Who Was Ellen White?
Who was Ellen G. White, and why do millions consider her writings of special value and significance?
There are many books available for purchase online about the Life and Work of Ellen G. White.
In brief, she was a woman of remarkable spiritual gifts who lived most of her life during the nineteenth century (1827-1915), yet through her writings she is still making a revolutionary impact on millions of people around the world. During her lifetime she wrote more than 5,000 periodical articles and 40 books; but today, including compilations from her 50,000 pages of manuscript, more than 100 titles are available in English. She is the most translated woman writer in the entire history of literature, and the most translated American author of either gender. Her writings cover a broad range of subjects, including religion, education, social relationships, evangelism, prophecy, publishing, nutrition, and management. Her life-changing masterpiece on successful Christian living, Steps to Christ, has been published in more than 140 languages. Seventh-day Adventists believe that Mrs. White was more than a gifted writer; they believe she was appointed by God as a special messenger to draw the world's attention to the Holy Scriptures and help prepare people for Christ's second advent. From the time she was 17 years old until she died 70 years later, God gave her approximately 2,000 visions and dreams. The visions varied in length from less than a minute to nearly four hours. The knowledge and counsel received through these revelations she wrote out to be shared with others. Thus her special writings are accepted by Seventh-day Adventists as inspired, and their exceptional quality is recognized even by casual readers. As stated in Seventh-day Adventists Believe . . . , “The writings of Ellen White are not a substitute for Scripture. They cannot be placed on the same level. The Holy Scriptures stand alone, the unique standard by which her and all other writings must be judged and to which they must be subject” (Seventh-day Adventists Believe . . . , Ministerial Association, General Conference of Seventh-day Adventists, Washington D.C., 1988, p. 227). Yet, as Ellen White herself noted, “The fact that God has revealed His will to men through His Word, has not rendered needless the continued presence and guiding of the Holy Spirit. On the contrary, the Spirit was promised by our Saviour to open the Word to His servants, to illuminate and apply its teachings” (The Great Controversy, p. vii). The following is a more detailed account of the life and work of this remarkable woman who, meeting all the tests of a true prophet as set forth in the Holy Scriptures, helped found the Seventh-day Adventist church.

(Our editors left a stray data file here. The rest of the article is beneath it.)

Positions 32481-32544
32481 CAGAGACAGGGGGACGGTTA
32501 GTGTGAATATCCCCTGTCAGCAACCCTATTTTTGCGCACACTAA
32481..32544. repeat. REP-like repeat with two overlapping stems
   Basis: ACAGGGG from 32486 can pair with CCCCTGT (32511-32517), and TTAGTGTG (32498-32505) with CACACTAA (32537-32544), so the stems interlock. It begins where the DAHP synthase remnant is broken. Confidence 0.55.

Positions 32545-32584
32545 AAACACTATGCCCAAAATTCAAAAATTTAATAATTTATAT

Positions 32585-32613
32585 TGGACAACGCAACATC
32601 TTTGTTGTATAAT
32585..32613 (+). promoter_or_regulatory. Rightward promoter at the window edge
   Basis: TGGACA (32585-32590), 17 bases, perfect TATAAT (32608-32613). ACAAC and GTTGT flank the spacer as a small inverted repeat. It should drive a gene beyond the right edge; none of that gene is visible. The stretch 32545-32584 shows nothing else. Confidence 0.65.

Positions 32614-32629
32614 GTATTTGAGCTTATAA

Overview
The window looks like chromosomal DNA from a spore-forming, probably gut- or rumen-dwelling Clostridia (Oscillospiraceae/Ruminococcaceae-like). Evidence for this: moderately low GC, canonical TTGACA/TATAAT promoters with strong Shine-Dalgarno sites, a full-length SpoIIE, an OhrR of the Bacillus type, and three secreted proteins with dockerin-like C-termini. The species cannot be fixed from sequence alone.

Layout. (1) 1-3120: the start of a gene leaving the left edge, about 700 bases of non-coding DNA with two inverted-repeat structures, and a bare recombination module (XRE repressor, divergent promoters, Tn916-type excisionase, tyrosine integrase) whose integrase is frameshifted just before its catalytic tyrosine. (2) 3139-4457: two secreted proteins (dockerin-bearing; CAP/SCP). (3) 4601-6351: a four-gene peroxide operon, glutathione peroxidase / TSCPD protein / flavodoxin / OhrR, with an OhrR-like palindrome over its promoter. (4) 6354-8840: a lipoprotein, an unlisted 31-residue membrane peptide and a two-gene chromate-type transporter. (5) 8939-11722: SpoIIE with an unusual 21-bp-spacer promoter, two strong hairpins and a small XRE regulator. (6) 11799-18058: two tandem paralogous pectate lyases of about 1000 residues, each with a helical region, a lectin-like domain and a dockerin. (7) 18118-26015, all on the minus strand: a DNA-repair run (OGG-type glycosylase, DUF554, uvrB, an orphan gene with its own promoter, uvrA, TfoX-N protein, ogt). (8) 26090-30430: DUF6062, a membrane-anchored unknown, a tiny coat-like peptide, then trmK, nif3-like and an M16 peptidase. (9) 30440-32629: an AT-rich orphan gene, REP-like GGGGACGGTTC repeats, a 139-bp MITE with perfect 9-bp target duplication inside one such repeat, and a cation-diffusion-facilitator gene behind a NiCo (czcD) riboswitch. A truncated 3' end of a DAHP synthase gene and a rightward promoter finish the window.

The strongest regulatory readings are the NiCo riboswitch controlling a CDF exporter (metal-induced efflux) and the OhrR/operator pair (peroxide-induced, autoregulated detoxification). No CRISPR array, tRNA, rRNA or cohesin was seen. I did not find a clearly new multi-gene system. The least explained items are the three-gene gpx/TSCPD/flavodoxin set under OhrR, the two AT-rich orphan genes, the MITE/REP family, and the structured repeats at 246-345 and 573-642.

The Early Years
Ellen, with her twin sister Elizabeth, was born November 26, 1827, to Robert and Eunice Harmon. With eight children in the family, home was an interesting and busy place. The family lived on a small farm near the village of Gorham, Maine, in the northeastern part of the United States. However, a few years after the birth of the twins, Robert Harmon gave up farming, and, with his family, moved into the city of Portland, about twelve miles east.
During her childhood Ellen assisted about the home and helped her father in the manufacture of hats. At the age of nine, while returning home from school one afternoon, she was severely injured in the face by a stone thrown by a classmate. For three weeks she was unconscious, and in the years that followed she suffered greatly as a result of the serious injury to her nose. Ellen's formal education ended abruptly, and it seemed to all that the formerly promising little girl could not live long. In the year 1840, Ellen, with her parents, attended a Methodist camp meeting at Buxton, Maine, and there, at the age of 12, she gave her heart to God. On June 26, 1842, at her request she was baptized by immersion in Casco Bay, Portland. That same day she was received as a member of the Methodist Church.
The Advent Message
In 1840 and 1842 Ellen, with other members of the family, attended Adventist meetings in Portland, accepted the views presented by William Miller and his associates, and confidently looked for Christ's imminent return. Ellen was an earnest missionary worker, seeking to win her youthful friends and doing her part in heralding the Advent message.
The keenness of the Great Disappointment that Jesus did not return to earth on October 22, 1844 was not lessened by Ellen's youth, and she, with others, studied the Bible and prayed earnestly for light and guidance in the succeeding days of perplexity. When many were wavering or were abandoning their Adventist experience, Ellen Harmon, one morning late in December, joined four other women in family worship at the home of a fellow believer in South Portland. Heaven seemed near to the praying group, and as the power of God rested on Ellen she witnessed in vision the travels of the Advent people